Chinese tech companies may focus more on optimising AI robots for traditional industries such as customer service in intelligent banking, or specialise in home tutoring robots for well-defined and specific fields such as medicine and law... — Charles Mok, former representative of the Information Technology functional constituency, Hong Kong Legislative Council
Charles Mok, a former representative of the Information Technology functional constituency on the Hong Kong Legislative Council, told DW that Chinese tech companies may focus more on optimising AI robots for traditional industries such as customer service in intelligent banking, or specialise in home tutoring robots for well-defined and specific fields such as medicine and law, rather than developing open chatbots like ChatGPT.
Zhu told Zaobao that it is possible for China to produce “chatbots with Chinese characteristics”, but its form will not differ significantly from foreign chatbots. This technology will also be incorporated into various information services, but the content will be subject to stricter control.
He added that given the tense international political situation, it will be difficult for Chinese chatbots to enter the international market. From a business perspective, Chinese tech companies have no significant advantages, and from a political perspective, many countries will be particularly cautious as chatbots collect and analyse a lot of user information, so they will not easily allow Chinese chatbots to enter their markets.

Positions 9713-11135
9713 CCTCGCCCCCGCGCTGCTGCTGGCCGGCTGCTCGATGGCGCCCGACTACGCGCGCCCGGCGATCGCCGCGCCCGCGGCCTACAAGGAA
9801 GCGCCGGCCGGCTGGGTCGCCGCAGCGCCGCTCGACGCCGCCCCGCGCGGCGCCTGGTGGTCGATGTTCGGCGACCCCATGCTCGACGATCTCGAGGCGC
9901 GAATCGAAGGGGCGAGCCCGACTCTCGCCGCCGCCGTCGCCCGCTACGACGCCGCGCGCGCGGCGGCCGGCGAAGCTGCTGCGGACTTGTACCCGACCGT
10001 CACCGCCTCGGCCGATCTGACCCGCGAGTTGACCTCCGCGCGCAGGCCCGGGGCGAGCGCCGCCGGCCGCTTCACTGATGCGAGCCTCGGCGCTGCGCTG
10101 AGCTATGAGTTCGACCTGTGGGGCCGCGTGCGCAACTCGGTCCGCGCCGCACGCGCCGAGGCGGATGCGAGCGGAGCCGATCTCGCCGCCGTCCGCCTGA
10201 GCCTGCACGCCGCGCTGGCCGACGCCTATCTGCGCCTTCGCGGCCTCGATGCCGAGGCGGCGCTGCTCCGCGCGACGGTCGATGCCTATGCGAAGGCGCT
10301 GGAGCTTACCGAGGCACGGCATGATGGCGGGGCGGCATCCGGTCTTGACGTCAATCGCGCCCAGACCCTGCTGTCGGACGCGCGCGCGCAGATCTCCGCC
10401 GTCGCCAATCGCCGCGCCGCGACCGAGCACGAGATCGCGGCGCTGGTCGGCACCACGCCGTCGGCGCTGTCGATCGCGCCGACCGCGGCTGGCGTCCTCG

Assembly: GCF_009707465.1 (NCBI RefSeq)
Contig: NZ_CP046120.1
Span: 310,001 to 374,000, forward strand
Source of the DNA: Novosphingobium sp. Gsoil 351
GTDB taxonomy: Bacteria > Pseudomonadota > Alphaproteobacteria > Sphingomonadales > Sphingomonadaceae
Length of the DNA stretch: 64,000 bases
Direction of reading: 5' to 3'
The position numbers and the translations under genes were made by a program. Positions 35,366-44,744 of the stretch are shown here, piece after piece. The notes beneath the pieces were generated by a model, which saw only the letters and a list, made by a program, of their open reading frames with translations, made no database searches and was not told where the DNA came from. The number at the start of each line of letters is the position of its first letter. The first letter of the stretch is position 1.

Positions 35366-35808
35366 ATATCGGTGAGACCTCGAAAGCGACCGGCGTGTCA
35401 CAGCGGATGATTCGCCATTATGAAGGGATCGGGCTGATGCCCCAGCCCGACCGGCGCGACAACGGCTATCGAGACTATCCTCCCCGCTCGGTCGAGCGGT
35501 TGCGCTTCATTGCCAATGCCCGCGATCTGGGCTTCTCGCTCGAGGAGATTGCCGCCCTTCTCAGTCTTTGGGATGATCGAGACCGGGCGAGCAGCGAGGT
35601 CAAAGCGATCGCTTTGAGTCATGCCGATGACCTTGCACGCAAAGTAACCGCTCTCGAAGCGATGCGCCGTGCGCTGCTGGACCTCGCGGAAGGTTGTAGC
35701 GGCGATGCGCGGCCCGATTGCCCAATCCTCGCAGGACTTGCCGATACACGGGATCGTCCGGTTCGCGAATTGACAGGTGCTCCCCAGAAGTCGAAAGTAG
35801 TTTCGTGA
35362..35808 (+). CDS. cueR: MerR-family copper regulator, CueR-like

Chatbots as a symbol of the US-China AI tech war
Chatbots are not just related to the development of Chinese tech companies but are also an important symbol of the escalating competition between China and the US in AI technology within the larger context of the China-US tech war.
The Chinese State Council has proposed in its 14th Five-Year Plan for Digital Economy Development to enhance key technological innovation capabilities, including AI. A plan on developing the new generation of AI released in 2017 also proposed that by 2030, China would lead the world in AI theory, technology and applications, and become a major AI innovation centre.
In September last year, US national security adviser Jake Sullivan emphasised that “computing-related technologies, including microelectronics, quantum information systems, and artificial intelligence” are set to play an “outsized importance over the coming decade” and said that the US “must maintain as large of a lead as possible”. The Biden administration subsequently banned US companies from selling advanced chip-making equipment and high-end semiconductors to China in October, including the main AI chip A100.